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Car Wash Companies Make a Big Splash With Prime Real Estate

‘There’s No Virtual Car Washing,’ for an Industry Seen as a Solid Brick-and-Mortar Play
October 12, 2018

Autobell turned this former discount store into a thriving car wash location. Image credit: Halloleo.



Car wash operators are snapping up a record number of prime real estate locations across the country, in no small part because drivers can’t wash their cars online.

An all-time high of more than 100,000 car washes are open across the United States, according to a 2017 report from the U.S. Census Bureau. They're located in traditional car wash facilities and in prime retail space once occupied by banks and convenience stores that are transforming into car washes. Consumers spend $5.8 billion annually washing their vehicles, the Census showed, and it's drawing attention from new investors to the industry.

As retailers close brick-and-mortar stores because more Americans are going online to shop without having to leave their house, car washes are a shiny, new area of opportunity for building and shopping center owners trying to fill space with a business that can't be replaced by Amazon or other online retailers.

"There’s no virtual car washing -- yet," said Carl Howard, chief operating officer of Autobell Car Wash Inc., a private company based in Charlotte, North Carolina. "Some parties see car washes as a hedge against Amazon."

A 2018 report by industry trade organization Professional Carwashing & Detailing used the words "exuberant, extremely upbeat and positive" in describing the industry, saying the reason is simple: More people are spending discretionary income at car washes because of a booming economy.

"It’s on fire," said Mark Gerhart, a Denver real estate broker who focuses on car wash property sales.

Though the majority of car wash locations in the United States are owned and operated by independent companies, large private equity firms are also increasingly getting involved.

The industry was so lucrative to Los Angeles-based Leonard Green & Partners that it paid an estimated $400 million to $500 million for the country’s largest car wash operator, Mister Car Wash, in 2014.

The Tucson-based company, which operates more than 250 car washes in 21 states, has built numerous locations this year in several states, including New Mexico, Utah and Iowa. On its website, the company has an acquisition and development section in which it says it is actively seeking development opportunities.

"Private equity companies are interested primarily because it’s impossible to duplicate online," Howard said. "You have to go to a brick-and-mortar facility. We’ve seen several companies pop up in the past five or six years backed by private equity."

While car washes are bought and sold every day -- commercial real estate listing service LoopNet, a unit of CoStar Group, lists more than 500 such businesses for sale on its website -- as much as 70 percent of transactions in some markets involve ground-up development, Gerhart said.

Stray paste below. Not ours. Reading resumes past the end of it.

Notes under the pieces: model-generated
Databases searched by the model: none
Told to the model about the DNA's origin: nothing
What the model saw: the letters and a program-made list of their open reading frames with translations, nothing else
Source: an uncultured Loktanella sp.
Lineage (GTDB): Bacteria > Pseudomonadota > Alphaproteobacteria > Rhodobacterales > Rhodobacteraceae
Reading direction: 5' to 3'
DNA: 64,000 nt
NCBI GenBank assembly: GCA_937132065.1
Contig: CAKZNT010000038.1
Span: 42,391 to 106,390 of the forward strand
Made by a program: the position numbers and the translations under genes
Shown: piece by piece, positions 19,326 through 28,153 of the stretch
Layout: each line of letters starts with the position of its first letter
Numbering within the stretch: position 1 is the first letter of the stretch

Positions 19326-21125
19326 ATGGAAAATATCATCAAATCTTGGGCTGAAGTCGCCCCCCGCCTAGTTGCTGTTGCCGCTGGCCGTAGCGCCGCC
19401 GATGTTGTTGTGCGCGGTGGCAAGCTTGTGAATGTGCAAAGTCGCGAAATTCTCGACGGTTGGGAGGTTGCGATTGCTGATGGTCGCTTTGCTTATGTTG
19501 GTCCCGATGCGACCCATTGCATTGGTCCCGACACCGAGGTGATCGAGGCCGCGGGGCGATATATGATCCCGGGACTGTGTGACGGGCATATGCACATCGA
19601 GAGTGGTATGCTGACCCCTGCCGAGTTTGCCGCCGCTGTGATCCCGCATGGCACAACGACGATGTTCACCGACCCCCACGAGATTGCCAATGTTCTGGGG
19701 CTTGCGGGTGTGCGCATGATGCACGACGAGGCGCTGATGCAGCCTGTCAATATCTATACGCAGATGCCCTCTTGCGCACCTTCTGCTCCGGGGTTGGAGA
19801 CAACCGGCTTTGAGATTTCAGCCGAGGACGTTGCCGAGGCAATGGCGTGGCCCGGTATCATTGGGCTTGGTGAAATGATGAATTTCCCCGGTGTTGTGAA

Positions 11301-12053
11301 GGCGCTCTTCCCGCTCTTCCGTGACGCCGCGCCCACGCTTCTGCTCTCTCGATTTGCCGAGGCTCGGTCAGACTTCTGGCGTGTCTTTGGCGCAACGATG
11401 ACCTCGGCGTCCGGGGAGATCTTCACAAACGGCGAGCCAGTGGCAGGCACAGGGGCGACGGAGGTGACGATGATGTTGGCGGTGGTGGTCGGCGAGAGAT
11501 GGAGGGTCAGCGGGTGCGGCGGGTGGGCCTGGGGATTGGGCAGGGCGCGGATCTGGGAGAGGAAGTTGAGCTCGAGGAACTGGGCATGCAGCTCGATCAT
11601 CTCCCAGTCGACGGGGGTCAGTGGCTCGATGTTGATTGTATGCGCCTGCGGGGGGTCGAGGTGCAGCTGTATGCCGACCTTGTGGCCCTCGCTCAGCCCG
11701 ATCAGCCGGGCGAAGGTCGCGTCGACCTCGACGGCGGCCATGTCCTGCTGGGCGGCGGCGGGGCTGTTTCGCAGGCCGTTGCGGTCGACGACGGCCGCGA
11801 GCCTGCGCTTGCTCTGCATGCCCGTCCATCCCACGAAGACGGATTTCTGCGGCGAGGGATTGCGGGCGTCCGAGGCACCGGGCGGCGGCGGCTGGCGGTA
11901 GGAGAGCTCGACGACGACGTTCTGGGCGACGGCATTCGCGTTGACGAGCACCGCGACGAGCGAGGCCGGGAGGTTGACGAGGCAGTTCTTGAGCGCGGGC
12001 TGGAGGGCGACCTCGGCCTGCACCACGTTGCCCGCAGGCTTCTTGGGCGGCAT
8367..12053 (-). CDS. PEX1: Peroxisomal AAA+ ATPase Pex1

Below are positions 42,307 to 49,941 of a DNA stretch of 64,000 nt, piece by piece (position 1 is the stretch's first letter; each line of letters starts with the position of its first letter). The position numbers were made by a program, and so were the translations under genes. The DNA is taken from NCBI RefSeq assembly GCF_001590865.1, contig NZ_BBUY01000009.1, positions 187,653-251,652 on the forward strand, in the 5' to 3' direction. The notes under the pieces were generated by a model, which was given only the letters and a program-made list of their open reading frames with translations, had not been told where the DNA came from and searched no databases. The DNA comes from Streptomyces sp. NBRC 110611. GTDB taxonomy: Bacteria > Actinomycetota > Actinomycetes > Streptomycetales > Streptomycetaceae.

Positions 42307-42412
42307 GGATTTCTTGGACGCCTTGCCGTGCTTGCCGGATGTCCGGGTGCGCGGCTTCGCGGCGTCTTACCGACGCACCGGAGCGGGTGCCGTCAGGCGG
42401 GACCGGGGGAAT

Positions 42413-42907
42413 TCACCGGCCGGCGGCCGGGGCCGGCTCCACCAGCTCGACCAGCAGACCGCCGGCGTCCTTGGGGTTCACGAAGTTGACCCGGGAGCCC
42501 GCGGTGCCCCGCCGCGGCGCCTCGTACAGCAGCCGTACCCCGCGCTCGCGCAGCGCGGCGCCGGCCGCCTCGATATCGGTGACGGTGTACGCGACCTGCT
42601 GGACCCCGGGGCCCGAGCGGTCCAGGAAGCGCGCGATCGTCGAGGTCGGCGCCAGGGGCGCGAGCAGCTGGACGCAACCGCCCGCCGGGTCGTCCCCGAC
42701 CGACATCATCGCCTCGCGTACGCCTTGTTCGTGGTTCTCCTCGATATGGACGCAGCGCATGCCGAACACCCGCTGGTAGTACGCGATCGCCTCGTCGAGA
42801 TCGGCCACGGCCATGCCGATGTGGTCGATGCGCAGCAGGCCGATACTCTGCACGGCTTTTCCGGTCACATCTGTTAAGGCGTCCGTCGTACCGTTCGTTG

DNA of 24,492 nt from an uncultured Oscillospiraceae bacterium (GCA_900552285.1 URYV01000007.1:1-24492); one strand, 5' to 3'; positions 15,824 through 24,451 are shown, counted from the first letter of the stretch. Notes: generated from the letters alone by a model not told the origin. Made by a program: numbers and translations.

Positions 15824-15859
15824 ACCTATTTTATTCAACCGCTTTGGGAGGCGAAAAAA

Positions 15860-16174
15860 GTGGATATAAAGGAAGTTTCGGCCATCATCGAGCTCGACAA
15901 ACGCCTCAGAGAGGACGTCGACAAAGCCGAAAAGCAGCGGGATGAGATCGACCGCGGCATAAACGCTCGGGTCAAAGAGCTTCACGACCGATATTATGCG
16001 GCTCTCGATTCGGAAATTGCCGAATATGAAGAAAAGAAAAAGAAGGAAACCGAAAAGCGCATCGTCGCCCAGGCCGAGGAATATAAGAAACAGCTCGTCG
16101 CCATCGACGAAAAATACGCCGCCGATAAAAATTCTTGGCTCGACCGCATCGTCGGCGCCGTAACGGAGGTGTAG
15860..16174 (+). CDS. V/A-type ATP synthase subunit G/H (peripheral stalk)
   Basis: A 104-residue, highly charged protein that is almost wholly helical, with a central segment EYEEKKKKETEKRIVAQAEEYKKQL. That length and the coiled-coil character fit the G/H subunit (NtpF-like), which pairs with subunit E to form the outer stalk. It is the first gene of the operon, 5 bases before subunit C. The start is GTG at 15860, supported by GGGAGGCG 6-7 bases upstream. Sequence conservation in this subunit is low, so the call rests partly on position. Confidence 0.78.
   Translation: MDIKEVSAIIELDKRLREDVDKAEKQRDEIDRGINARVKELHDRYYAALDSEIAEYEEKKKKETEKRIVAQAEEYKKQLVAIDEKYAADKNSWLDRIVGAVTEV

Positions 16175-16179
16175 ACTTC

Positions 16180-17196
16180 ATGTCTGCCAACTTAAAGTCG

As full-service car washes increase in size, some to two acres, land becomes a key consideration, industry experts said. Many full-service washes with hand drying and buffing -- as opposed to fully automated tunnel washes at gas stations or self-service express facilities -- can occupy more than 6,000 square feet of premium real estate.

Gerhart said it’s not unusual for retailers to approach car wash businesses in desirable locations and offer to buy them.

That’s what happened to Autobell when it opened a facility in the south end of Charlotte. The company originally leased the property when it was zoned for industrial use, but then a light-rail line was built directly behind the site. After that came mid-rise apartment buildings.

Howard said his phone soon began to ring incessantly with calls from mixed-use developers interested in buying out the lease.

"There’s no way we’re going to replace that," he said. "Growth in the area just exploded."

Autobell has also been opportunistic in buying and redeveloping property. It has transformed a former Capital One bank building, a former car dealership and what was once a General Dollar store into car washes. All are in what are considered prime locations.

The company bought the former 6,850-square-foot General Dollar store in Mableton, Georgia, for $1.1 million in 2008, according to CoStar data.

Shortly afterward, town officials put a stoplight in on the street corner, "and it went from a good location to a spectacular location, and we started getting calls from developers at that point," Howard said. The company still operates the car wash.

A friend recently redeveloped a former big-box department store into a car wash, he added.

Higher-end car washes can cost as much as $150 for full detailing and top-level packages, making them vulnerable to recessions when consumers tend to cut back on discretionary spending.

"There are only so many cars to wash," Gerhart said, and some operators, particularly those in less desirable locations, tend to struggle during economic downturns.

That's why location is so important, he added. It's not surprising that car washes in premium spots tend to do well. Those in lower-traffic areas, or dilapidated strip malls, usually suffer the same fate as other retailers in those areas.

"They will die slow, horrible deaths," Gerhart said.


Rob Smith, National Retail Reporter  CoStar Group   
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